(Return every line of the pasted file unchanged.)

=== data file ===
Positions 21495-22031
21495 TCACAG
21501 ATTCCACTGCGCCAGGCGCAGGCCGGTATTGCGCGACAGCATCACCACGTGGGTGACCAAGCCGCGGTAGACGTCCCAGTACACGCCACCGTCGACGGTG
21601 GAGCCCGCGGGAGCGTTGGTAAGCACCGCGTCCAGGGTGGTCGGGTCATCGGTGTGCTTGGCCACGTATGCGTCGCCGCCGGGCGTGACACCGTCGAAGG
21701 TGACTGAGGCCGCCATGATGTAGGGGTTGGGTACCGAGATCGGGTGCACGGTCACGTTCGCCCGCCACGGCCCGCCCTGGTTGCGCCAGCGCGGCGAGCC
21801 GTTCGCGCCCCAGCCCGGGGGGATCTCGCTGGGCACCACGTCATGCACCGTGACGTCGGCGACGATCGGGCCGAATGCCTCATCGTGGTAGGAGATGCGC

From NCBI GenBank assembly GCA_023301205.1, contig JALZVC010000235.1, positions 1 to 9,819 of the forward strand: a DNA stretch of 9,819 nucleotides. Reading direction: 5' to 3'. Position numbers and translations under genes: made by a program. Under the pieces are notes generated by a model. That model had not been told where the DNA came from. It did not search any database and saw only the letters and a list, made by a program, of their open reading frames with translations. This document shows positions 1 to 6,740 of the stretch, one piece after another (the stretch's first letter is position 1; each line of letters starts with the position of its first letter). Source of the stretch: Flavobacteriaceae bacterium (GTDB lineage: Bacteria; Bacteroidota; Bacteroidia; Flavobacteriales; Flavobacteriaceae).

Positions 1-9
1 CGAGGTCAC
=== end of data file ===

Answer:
Positions 21495-22031
21495 TCACAG
21501 ATTCCACTGCGCCAGGCGCAGGCCGGTATTGCGCGACAGCATCACCACGTGGGTGACCAAGCCGCGGTAGACGTCCCAGTACACGCCACCGTCGACGGTG
21601 GAGCCCGCGGGAGCGTTGGTAAGCACCGCGTCCAGGGTGGTCGGGTCATCGGTGTGCTTGGCCACGTATGCGTCGCCGCCGGGCGTGACACCGTCGAAGG
21701 TGACTGAGGCCGCCATGATGTAGGGGTTGGGTACCGAGATCGGGTGCACGGTCACGTTCGCCCGCCACGGCCCGCCCTGGTTGCGCCAGCGCGGCGAGCC
21801 GTTCGCGCCCCAGCCCGGGGGGATCTCGCTGGGCACCACGTCATGCACCGTGACGTCGGCGACGATCGGGCCGAATGCCTCATCGTGGTAGGAGATGCGC

From NCBI GenBank assembly GCA_023301205.1, contig JALZVC010000235.1, positions 1 to 9,819 of the forward strand: a DNA stretch of 9,819 nucleotides. Reading direction: 5' to 3'. Position numbers and translations under genes: made by a program. Under the pieces are notes generated by a model. That model had not been told where the DNA came from. It did not search any database and saw only the letters and a list, made by a program, of their open reading frames with translations. This document shows positions 1 to 6,740 of the stretch, one piece after another (the stretch's first letter is position 1; each line of letters starts with the position of its first letter). Source of the stretch: Flavobacteriaceae bacterium (GTDB lineage: Bacteria; Bacteroidota; Bacteroidia; Flavobacteriales; Flavobacteriaceae).

Positions 1-9
1 CGAGGTCAC